Saturday, October 20, 2012

The DMG, Section by Section, Part 17: Spell Explanations – Clerics

Gary now embarks upon six and a half pages of explaining spells. A good bit of this is expressly banning certain liberal interpretations that players might attempt to use with spells, much as Gary previously dealt with the abuse of Thief abilities, but a good deal of it is also explaining tactics that can be used with certain spells or just plain explaining how to execute the effects of a spell from behind the DM screen. Today let's hit the Cleric spells I find interesting.

Light & Continual Light
Gary quite helpfully points out that both of these spells can be cast on an enemy's eyes, effectively blinding them (permanently, or until dispelled, in the case of Continual Light), as well as suggesting that Continual Light can be cast on objects and then used in place of torches.

The idea of allowing any kind of prophecy or means of knowing the future in a sandbox game has always left me feeling uncomfortable and unsure regarding how to handle it, but Gary gives some decent guidelines here: basically, it's OK to just go off of what you guess will happen. The example he gives is if a player asks, "Will we do well if we venture onto the third level?" and a nasty troll guards a great treasure near the entrance to level 3 then an appropriate response is, "All who survive will be rich!"

Dispel Magic
Gary gives some nice mechanics here. Any item this is cast at that fails a saving throw is inoperative for one round; items only get saving throws if they are in a character's possession, and only have to make saving throws if they are specifically targeted. Relics and artifacts (I don't think Gary's discussed the difference between those two categories yet) are immune to this effect.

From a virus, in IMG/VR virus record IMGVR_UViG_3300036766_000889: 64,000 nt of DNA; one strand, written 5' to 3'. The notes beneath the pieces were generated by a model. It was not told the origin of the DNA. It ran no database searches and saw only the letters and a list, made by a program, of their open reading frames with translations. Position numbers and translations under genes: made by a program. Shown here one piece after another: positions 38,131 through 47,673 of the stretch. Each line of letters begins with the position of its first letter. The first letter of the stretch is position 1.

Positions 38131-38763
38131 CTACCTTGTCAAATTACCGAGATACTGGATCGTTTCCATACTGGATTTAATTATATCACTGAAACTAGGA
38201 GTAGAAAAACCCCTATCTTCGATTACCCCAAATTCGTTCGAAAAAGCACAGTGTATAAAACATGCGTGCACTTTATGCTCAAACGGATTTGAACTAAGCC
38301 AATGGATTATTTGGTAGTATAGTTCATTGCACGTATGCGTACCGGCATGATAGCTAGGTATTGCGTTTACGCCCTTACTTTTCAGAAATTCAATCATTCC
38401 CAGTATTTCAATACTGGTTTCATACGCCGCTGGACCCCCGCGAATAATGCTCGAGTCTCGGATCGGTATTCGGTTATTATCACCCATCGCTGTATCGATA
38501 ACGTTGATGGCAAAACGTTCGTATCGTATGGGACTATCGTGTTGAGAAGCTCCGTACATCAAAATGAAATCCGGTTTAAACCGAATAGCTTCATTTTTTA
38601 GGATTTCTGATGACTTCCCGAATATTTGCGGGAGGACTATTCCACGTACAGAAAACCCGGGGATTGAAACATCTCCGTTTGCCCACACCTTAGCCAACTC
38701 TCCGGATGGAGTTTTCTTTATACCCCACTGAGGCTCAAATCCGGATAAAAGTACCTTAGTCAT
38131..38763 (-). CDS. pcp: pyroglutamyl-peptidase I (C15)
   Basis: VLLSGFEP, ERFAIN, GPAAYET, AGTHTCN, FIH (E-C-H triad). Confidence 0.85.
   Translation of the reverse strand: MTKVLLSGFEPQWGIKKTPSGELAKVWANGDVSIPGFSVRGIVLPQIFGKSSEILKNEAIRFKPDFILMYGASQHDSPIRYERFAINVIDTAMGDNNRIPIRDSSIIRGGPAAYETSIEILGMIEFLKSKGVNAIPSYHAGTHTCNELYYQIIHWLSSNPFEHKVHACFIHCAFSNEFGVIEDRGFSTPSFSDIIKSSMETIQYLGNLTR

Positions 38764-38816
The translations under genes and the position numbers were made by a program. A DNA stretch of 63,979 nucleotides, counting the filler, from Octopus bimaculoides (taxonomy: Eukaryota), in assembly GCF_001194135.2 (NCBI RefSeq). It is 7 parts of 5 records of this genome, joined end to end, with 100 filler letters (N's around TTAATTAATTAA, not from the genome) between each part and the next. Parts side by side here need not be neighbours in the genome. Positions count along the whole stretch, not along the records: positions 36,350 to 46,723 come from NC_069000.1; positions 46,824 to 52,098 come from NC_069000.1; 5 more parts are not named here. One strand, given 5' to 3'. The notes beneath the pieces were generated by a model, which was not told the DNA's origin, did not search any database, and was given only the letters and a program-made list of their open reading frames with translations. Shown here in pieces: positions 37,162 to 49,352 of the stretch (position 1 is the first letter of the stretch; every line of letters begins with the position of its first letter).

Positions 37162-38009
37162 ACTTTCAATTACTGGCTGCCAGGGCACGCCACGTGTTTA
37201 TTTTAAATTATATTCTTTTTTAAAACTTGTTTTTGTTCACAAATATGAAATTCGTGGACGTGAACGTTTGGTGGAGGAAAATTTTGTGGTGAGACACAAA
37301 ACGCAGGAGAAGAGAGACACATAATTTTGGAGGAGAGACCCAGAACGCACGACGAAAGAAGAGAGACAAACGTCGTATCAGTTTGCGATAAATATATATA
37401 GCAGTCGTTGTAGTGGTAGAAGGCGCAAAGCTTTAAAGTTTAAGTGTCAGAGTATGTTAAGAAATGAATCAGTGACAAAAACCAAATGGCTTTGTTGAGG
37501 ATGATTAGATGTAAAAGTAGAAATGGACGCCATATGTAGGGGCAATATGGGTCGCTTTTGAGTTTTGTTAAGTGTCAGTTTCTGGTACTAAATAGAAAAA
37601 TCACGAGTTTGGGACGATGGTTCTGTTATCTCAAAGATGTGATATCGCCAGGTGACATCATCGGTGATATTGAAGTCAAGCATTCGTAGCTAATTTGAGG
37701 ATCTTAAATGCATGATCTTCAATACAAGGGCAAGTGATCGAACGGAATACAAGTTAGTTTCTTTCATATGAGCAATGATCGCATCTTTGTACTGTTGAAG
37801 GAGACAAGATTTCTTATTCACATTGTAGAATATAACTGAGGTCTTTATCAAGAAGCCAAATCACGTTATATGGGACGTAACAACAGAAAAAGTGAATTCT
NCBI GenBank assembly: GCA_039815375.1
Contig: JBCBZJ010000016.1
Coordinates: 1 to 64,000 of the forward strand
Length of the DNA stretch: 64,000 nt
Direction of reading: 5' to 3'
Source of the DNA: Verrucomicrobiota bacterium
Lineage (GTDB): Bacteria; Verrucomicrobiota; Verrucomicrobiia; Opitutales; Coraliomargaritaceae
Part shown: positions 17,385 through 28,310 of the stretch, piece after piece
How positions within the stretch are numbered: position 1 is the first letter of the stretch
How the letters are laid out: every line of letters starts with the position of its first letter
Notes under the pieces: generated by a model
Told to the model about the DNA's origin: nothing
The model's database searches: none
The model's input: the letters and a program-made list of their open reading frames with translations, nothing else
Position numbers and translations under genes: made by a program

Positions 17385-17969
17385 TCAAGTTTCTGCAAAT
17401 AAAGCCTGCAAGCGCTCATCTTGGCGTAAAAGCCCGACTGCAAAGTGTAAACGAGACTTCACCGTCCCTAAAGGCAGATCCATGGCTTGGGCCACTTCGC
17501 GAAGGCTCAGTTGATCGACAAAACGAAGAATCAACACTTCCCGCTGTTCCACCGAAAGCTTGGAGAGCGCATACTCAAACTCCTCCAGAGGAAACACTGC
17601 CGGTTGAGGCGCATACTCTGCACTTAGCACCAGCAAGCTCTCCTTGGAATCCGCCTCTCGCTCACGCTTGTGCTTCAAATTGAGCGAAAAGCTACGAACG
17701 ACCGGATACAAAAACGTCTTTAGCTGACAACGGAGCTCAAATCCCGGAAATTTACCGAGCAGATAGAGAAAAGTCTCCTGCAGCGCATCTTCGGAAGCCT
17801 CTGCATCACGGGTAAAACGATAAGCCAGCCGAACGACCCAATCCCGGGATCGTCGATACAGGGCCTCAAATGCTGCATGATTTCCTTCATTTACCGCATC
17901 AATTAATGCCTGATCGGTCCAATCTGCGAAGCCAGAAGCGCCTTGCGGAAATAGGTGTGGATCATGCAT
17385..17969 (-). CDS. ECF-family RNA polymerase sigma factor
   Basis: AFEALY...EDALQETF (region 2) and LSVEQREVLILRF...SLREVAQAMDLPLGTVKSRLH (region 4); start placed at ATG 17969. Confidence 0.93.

The referee is encouraged to gauge the player/PC's sincerity of repentance and require penance accordingly. If the referee believes the player/PC is truly repentant, a few coins in the money box may suffice to fully restore the PC, while insane, nearly impossible quests, such as capturing and sacrificing rival high priests, may be handed out to players/PCs who don't seem sincere. Personally, I like the help of an actual alignment charting system to help me gauge just how much a PC is in trouble, rather than having to figure this out by ear.

Plane Shift
Planar adventures have never really interested me (I'm certainly open to that changing in the future), but I find Gary's description of each plane having a corresponding musical note, with the potential for an octave of planes, to be intriguing. Not enough for me to build on right now, but if I ever do run planar adventures, I'll be sure to incorporate the "planar scale" into the way plane shifting works. Has anyone seen planes run like this? Do any settings use this at all?

Counterintuitively, at least for me, characters are more vulnerable or susceptible to this spell the more they agree with the Cleric casting the spell, not even receiving a saving throw if the quest is just and they share religions with the Cleric. Also interestingly, characters who agree to a quest, even if forced to do so, do not receive a saving throw.

Holy/Unholy Word
I wasn't aware that there were any spells that banished beings back to their native planes, but this spell does exactly that. I'm undecided on whether to allow this spell in my game since I had expected to get so much traction out of the Carcosan banishing rituals that require special components. We'll see what happens.

1 comment:

  1. An old issue of Dragon magazine (#120) featured an article which described the different "tuning forks" for Plane Shift.
    Each plane (and some individual layers) were given a note and a material such as: B-flat made from crystal, G-sharp made from brass, C made from silver and so on.
    I always thought the idea had promise and imagined choirs of angels which could sing up a portal to any plane and even planned an adventure where several well-known folk songs each hid part of a tonal key to another plane.